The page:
There are people of voting age along the Chesapeake who have no memory of the Orioles as a flagship major league franchise. Last season Baltimore finished under .500 for the 14th consecutive year, a team record even if you include its days as the St. Louis Browns, one of the AL's most destitute organizations in the first half of the 20th century.
This is an article from the May 28, 2012 issue
So it's at least reason for hope that the Orioles had the best record in the AL at the quarter turn, a 27--15 mark largely driven by the long ball and strong play in close games. The Orioles led the majors with a 6--2 record in extra-inning games and, thanks in part to a surprisingly strong bullpen, had an 8--3 record in one-run contests. That doesn't explain all of their success, though. Through 42 games Baltimore outscored opponents by 14 runs and would be an early-season success story even if it was .500 in close games.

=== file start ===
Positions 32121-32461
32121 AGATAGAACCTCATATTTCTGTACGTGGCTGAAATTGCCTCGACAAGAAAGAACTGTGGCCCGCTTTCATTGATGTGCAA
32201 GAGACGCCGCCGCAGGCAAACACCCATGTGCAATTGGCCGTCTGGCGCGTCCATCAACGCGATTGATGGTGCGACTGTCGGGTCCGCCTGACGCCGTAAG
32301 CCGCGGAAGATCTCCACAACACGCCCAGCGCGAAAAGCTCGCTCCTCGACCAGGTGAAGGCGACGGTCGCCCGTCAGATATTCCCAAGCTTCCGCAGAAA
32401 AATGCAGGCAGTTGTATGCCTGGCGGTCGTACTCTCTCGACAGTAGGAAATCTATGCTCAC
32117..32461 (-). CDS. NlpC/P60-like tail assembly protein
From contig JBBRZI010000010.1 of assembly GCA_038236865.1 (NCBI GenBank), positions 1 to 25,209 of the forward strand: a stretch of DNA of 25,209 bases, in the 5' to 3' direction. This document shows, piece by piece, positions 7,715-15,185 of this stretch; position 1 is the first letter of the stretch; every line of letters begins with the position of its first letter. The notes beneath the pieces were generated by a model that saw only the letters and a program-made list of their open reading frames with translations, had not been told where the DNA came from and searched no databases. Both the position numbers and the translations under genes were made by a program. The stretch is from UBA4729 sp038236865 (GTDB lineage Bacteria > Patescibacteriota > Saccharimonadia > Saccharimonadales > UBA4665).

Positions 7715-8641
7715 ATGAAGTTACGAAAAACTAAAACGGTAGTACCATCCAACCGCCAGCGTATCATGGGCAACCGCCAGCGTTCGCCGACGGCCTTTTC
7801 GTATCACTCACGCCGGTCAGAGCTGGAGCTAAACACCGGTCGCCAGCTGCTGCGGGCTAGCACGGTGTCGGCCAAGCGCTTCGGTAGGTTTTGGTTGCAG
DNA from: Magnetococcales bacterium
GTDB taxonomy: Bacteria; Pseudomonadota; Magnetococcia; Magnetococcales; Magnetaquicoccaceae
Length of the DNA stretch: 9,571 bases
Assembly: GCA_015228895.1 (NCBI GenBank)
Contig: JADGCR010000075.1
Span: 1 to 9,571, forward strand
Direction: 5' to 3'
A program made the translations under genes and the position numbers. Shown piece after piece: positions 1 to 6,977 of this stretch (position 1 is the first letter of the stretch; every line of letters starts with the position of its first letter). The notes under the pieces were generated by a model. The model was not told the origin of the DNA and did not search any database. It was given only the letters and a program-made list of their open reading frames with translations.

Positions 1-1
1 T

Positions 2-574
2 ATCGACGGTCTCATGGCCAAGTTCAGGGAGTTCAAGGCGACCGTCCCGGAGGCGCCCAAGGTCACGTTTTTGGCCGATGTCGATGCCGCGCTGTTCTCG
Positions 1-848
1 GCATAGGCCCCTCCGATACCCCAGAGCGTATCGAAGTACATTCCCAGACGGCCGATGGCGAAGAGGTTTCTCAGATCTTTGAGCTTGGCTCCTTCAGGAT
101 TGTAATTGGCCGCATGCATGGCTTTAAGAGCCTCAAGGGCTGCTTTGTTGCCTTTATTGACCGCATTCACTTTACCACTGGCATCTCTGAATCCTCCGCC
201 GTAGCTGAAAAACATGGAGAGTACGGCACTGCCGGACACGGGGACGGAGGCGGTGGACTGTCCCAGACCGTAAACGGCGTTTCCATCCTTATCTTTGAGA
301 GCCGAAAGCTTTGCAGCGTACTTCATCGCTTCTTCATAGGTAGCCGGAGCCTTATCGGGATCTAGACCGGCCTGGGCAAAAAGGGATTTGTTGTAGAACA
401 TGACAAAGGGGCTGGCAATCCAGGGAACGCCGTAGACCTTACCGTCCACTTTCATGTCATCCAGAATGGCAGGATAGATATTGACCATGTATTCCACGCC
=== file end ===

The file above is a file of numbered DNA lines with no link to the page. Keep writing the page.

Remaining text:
Statheads will argue that hitters, as a whole, enjoy their prime years from the ages of 25 to 29. If you're building a roster, you would do well to have as many players as possible in this range. Through Sunday the Orioles had gotten a whopping 79% of their plate appearances from players 25 through 29. Foremost among the group is Adam Jones. The 26-year-old centerfielder showed signs of development in 2011, hitting a career-high 25 homers. Jones has 14 homers and a .610 slugging percentage this season, more than one of every four of his fly balls has left the yard—a ratio, it should be added, that is unsustainable—and he would be an AL MVP candidate in a world without Josh Hamilton.